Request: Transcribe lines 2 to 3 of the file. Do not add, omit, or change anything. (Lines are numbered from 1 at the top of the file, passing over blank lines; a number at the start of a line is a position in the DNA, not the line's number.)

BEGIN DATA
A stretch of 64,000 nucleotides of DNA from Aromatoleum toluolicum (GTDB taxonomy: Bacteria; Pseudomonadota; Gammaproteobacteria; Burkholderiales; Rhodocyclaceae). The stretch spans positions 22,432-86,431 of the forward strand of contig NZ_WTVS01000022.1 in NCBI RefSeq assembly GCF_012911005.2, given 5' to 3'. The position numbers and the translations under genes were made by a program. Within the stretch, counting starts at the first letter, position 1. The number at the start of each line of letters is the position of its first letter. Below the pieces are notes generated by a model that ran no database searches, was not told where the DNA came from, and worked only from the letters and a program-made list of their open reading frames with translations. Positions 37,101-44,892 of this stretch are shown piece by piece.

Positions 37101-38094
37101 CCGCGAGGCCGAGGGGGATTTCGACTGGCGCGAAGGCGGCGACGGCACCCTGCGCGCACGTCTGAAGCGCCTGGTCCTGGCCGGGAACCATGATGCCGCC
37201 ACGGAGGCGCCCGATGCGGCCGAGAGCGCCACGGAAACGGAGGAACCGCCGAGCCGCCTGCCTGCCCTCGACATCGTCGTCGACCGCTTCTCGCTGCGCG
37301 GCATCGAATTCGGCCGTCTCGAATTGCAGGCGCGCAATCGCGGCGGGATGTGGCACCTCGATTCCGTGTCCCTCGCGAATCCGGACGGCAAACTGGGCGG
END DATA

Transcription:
Positions 37101-38094
37101 CCGCGAGGCCGAGGGGGATTTCGACTGGCGCGAAGGCGGCGACGGCACCCTGCGCGCACGTCTGAAGCGCCTGGTCCTGGCCGGGAACCATGATGCCGCC